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Posts Tagged ‘patent reform’


by Manny Schecter
IBM Chief Patent Counsel

IBM congratulates the White House and the US Patent & Trademark Office (USPTO) for recently announced Executive Actions relating to crowdsourcing prior art and more ro-bust technical training and expertise for patent examiners. IBM supports these initiatives to improve patent examination quality.

As members of the public and patentees, we all should have an interest in improving patent examination, and thus patent quality. We should favor correct examination at the outset rather than trying to address a wrongly granted patent after issuance – when both the burden of proving invalidity and the cost of doing so are higher and the public has already expended considerable resources avoiding infringement.

For 21 consecutive years, IBM has been the leading recipient of US patents and, through-out this period, we have consistently supported efforts to advance and enable robust pat-ent examination. We organized the Peer to Patent pilot project, in conjunction with New York Law School and the USPTO that demonstrated the feasibility of crowdsourcing prior art, and was particularly effective at identifying non-patent technical literature. We promoted the third-party submission of prior art provisions of the America Invents Act to enable the benefits of crowdsourcing prior art to become part of the examination process for all patents. In addition, we have for several decades published technical journals and documentation — including the IBM Technical Disclosure Bulletin — that are among the non-patent technical literature most widely cited by patent examiners during patent ex-amination. Finally, we have long cooperated with the USPTO in providing technical education for patent examiners and we will continue to do so.

The patent system benefits us all by promoting innovation. We call on other users of the patent system to join IBM in supporting and assisting the USPTO in enhancing the qual-ity of patent examination.

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by Manny Schecter, IBM Chief Patent Counsel

As the leading recipient of U.S. Patents for 20 consecutive years, we take pride in knowing that over the last 20 years the innovative talents of IBM inventors have generated thousands of original ideas and inventions that will enable fundamental advancements in technology and society. We are also proud because we believe patent leadership comes with a responsibility to continuously strive to improve the patent system, and we have taken many steps with a goal of fulfilling that obligation.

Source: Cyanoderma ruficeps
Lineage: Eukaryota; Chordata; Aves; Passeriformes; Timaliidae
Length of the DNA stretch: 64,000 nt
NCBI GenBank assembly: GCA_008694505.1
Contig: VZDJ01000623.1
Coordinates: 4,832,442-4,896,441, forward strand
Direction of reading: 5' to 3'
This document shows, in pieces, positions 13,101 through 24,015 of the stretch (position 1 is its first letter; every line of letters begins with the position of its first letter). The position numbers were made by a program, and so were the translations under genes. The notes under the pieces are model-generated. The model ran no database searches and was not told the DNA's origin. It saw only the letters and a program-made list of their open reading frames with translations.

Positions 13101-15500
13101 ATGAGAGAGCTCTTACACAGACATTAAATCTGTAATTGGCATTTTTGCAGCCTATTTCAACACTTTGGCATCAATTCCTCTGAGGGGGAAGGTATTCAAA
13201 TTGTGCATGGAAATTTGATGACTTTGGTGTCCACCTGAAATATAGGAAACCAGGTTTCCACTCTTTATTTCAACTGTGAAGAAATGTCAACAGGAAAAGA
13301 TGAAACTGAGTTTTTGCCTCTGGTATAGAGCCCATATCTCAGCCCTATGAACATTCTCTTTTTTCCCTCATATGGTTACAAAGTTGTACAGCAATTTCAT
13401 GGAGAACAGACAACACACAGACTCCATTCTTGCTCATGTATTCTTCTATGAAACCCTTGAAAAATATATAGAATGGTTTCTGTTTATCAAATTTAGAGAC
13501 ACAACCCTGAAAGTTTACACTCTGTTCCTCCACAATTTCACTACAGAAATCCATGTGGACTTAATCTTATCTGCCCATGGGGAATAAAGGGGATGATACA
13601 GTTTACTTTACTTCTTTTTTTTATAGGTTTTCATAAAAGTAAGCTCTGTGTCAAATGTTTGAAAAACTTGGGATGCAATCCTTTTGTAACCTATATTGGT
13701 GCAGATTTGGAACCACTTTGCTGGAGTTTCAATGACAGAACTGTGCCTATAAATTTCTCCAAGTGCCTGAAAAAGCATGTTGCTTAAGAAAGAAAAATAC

Patent leadership is an important reflection of IBM’s commitment to R&D and innovation. We believe our role as a leader places us in a unique position to help shape the patent system in the U.S. to promote innovation. Of course, this is a task that is never truly finished.

Among the steps we’ve  taken were to unilaterally commit to raise the bar on the technical content of business method patent applications; organize the Peer to Patent project to validate the ability of the public to assist patent examiners in identifying prior art (a capability now codified in the America Invents Act);  promote open innovation by pledging not to assert our patent rights in select areas of societal importance such as open source software, health care, and the environment; and demonstrate how metrics can be used to improve patent system transparency. We have also submitted numerous amicus briefs urging courts to interpret the law so as to best encourage innovation.

These were not actions that promoted our self interest or favored our short term business prospects.  We believed, however, that they were in the long-term interest of the health of the patent system and that what is good for innovation is ultimately also good for IBM.   That is why we continue to strive to optimize the patent system for all constituents.